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Buffalo Police to seek state accreditation after calls for independent scrutiny

Out of New York State's 50 largest police departments, Buffalo's is one of only 12 not accredited through a free state program that sets uniform standards.

Locally, some smaller departments have been accredited for a quarter century.

After years of calls for the Buffalo Police to be accredited by an outside agency that could provide an independent set of eyes on the department, police officials say the department has started to talk with state officials about seeking accreditation. The process, which requires police forces to prove they are meeting minimum standards, could take up to two years.

Proponents have long argued accreditation would ensure Buffalo Police have the best practices in place and officers are being trained adequately.

Late last year, a report on police and community relations by the Buffalo nonprofit Partnership for the Public Good urged the department with nearly 700 full-time uniformed officers to seek accreditation, among other measures.

And in March, a group of city residents opposed to police getting new long-range rifles appeared at a Buffalo Common Council session and called into question why the police department wasn't accredited.

"What would it look like in terms of optics if the BPD has these weapons and the BPD are not accredited?" James Lopez asked.

Police administrators at the time said that the department couldn't seek accreditation because of the police union contract: To be accredited through the state – which offers a free program – the Buffalo Police Department would have to conduct annual performance reviews of their officers.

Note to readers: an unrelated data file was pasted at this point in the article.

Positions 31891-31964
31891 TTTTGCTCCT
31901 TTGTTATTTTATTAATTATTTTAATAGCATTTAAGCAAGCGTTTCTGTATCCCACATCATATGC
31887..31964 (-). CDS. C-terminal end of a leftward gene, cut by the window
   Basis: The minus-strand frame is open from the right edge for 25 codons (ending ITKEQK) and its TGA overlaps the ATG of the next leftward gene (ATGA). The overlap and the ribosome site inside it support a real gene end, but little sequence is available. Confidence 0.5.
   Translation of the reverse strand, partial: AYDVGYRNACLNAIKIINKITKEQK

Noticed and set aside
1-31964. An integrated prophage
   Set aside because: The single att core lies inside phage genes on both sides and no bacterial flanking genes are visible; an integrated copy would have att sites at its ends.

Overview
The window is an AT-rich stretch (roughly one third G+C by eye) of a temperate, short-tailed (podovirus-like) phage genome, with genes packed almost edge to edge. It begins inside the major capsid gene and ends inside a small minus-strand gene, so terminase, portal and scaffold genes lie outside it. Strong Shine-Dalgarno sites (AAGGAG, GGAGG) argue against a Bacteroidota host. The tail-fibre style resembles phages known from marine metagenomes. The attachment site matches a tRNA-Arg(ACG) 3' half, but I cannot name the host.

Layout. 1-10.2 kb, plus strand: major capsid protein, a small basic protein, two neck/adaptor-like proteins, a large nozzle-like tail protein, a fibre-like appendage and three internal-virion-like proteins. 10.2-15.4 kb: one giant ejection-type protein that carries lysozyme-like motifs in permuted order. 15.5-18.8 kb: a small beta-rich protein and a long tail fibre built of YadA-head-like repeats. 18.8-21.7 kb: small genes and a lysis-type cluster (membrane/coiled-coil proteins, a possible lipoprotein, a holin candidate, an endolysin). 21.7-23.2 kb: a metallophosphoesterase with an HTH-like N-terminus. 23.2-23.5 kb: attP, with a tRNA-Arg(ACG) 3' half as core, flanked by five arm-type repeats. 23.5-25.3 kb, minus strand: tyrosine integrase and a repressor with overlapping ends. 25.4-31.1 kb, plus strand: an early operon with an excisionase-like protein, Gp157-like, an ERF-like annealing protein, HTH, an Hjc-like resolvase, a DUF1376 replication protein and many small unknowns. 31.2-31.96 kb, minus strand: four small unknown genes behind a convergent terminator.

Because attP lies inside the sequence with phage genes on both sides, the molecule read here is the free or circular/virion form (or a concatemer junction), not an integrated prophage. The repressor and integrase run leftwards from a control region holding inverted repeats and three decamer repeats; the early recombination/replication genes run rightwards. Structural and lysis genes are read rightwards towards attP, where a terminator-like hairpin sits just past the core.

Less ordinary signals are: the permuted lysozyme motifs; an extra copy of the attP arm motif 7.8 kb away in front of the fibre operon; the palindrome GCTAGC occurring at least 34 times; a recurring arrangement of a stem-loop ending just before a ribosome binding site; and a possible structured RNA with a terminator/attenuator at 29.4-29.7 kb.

And there's no agreement in the union contract for such evaluations. So until that matter is negotiated, the Buffalo police administrators said it couldn't even try to get accredited.

It turns out the requirement for performance evaluations can be waived for departments seeking accreditation.

The state Law Enforcement Agency Accreditation Program's 17-member council, which determines if agencies can be accredited, can waive a standard if the issue falls under a collective bargaining agreement or a local law, said Hilary McGrath, manager of the state's Law Enforcement Agency Accreditation Program.

After learning that the performance evaluation requirement could be waived, Buffalo police officials said last week, they have begun taking steps toward seeking accreditation.

Department officials have been in contact with the state about starting the process, said Buffalo Police Lt. Jeff Rinaldo. In the next month or two, he said, the department expects to assign someone to take charge of the accreditation process. Police brass don't expect dramatic changes in how they do police work in Buffalo.